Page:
Printers have been around for quite some time and every business has at least one. They are practically a standard piece of office equipment in every home as well. They are so common now, perhaps we should refer to them as an everyday electronic. It might be safe to presume that the average person knows everything about printer technology. However, it may be that a person is simply familiar with hearing a common term yet doesn't actually know what it means or the details that are important. Here are 5 common printer terms everyone should know.
#1. DPI: This term refers to the number of dots per inch produced by ink to create an image. A higher DPI number means more dots. More dots results in greater detail and accuracy. Most printers feature 300 or 600 DPI as adequate for a standard print job. If light weight paper is used with lower DPI, colors may bleed together. For color prints, heavier paper performs better. If a laser printer is producing a high-quality job, or glossy paper is being used, it should perform at a higher DPI. But note that as you increase DPI the file size will increase correspondingly.
#2. CMYK: Practically every printed material has undergone four-color (also called plate) process printing. CMYK refer to the colors used:
Each color used to print materials from magazines to business cards is a combination of these four shades with varying ratios. In order to accurately reproduce a color, numerical values are given to each letter. You might see a read-out like: C=95 M=57 Y=2 K=41. It is possible that the letters will be omitted and you will only see the numerical values: 95 57 2 41. In such cases, even if one color makes no contribution it will still be indicated by a zero value. In print jobs that require color consistency and accuracy, you may have to submit CMYK values before it will print.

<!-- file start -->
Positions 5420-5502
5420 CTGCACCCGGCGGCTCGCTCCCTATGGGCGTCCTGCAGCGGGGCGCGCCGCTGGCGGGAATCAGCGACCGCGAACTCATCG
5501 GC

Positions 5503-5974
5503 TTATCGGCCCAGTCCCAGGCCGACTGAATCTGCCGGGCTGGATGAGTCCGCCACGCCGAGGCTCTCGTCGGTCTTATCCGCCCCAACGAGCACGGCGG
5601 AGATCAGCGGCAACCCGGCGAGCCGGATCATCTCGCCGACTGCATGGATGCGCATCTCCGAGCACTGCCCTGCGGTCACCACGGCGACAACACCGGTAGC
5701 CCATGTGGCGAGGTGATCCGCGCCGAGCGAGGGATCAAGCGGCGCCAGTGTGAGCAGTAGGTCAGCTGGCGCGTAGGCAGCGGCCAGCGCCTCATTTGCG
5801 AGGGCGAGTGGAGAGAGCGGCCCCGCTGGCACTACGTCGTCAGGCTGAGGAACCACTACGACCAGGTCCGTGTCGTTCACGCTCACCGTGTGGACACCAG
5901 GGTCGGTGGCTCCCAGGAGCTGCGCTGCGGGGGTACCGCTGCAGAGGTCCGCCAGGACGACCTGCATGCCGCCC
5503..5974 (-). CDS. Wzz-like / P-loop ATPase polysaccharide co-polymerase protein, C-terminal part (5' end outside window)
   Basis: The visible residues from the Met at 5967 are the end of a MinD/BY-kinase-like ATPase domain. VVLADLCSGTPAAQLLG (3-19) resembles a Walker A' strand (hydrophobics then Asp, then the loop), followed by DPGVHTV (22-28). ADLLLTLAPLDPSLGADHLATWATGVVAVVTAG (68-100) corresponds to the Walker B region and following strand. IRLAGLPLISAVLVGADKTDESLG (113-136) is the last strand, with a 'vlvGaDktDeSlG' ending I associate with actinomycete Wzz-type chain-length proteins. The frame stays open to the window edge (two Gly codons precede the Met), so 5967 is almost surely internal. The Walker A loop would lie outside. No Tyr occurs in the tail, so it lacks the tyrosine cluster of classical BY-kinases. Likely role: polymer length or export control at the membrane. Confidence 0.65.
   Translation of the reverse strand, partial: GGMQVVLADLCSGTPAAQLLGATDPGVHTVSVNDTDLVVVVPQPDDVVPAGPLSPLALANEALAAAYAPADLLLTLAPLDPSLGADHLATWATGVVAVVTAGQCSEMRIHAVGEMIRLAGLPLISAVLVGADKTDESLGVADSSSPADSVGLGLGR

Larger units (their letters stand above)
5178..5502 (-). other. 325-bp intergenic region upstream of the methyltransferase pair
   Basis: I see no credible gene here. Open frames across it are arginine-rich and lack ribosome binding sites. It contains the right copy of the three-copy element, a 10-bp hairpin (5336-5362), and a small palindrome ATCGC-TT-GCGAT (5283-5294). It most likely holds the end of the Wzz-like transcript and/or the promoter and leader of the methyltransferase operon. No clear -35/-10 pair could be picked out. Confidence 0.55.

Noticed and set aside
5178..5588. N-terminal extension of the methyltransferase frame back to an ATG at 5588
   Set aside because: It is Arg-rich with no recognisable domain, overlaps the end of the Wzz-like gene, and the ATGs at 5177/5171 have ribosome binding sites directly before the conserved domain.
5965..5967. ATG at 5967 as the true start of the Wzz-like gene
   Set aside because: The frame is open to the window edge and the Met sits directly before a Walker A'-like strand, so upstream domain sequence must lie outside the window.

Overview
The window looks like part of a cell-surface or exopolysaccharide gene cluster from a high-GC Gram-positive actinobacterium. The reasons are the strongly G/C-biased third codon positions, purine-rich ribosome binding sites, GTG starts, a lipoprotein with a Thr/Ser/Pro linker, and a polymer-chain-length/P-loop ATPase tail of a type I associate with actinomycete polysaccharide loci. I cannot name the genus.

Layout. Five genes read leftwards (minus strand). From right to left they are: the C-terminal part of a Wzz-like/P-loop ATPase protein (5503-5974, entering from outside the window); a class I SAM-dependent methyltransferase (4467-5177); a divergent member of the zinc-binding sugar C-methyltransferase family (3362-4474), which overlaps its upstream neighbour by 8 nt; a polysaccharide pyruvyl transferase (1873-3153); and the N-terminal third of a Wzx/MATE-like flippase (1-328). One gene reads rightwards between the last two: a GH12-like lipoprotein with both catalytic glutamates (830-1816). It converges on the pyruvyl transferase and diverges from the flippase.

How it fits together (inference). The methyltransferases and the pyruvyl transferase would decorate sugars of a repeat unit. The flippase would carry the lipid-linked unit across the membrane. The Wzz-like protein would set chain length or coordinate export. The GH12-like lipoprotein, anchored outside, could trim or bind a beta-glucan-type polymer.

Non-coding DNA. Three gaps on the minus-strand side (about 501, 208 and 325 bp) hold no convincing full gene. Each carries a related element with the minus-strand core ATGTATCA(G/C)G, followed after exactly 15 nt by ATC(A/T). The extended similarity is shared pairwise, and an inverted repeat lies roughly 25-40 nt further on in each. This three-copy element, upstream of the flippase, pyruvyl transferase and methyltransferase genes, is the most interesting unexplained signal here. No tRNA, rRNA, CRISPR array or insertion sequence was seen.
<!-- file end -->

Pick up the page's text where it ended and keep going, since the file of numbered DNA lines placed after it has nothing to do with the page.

#3. RIP: No, this is not an alert advising you that your printer is about to crash. It stands for Raster Image Processor (RIP). A printer's RIP converts images or text (raster or vector) into a high-resolution file the printer can read. It's actually software or, perhaps, firmware, rather than something mechanical within the printer. The RIP is what is responsible for creating the bitmap the printing function requires. In order for the images or text to become readable by the printer, the fonts and images must be flattened. Now you know why you are prompted to include link and font files with printing projects.
#4. Ink: You may think ink, is ink, is ink. But it's not.
#5. Bleed: You would think that this refers to when the colors bleed together. However, when it is used to designate a particular area of a print job, it means something entirely different. It is actually an imaginary border the printer envisions to help it align correctly with the area that will receive ink. The bleed is the dead space around the edges of a printed project. About 1/2 inch margin is recommended, although many printing and publishing software will have the bleed automatically set. But you can always enter settings and adjust or turn it off altogether.
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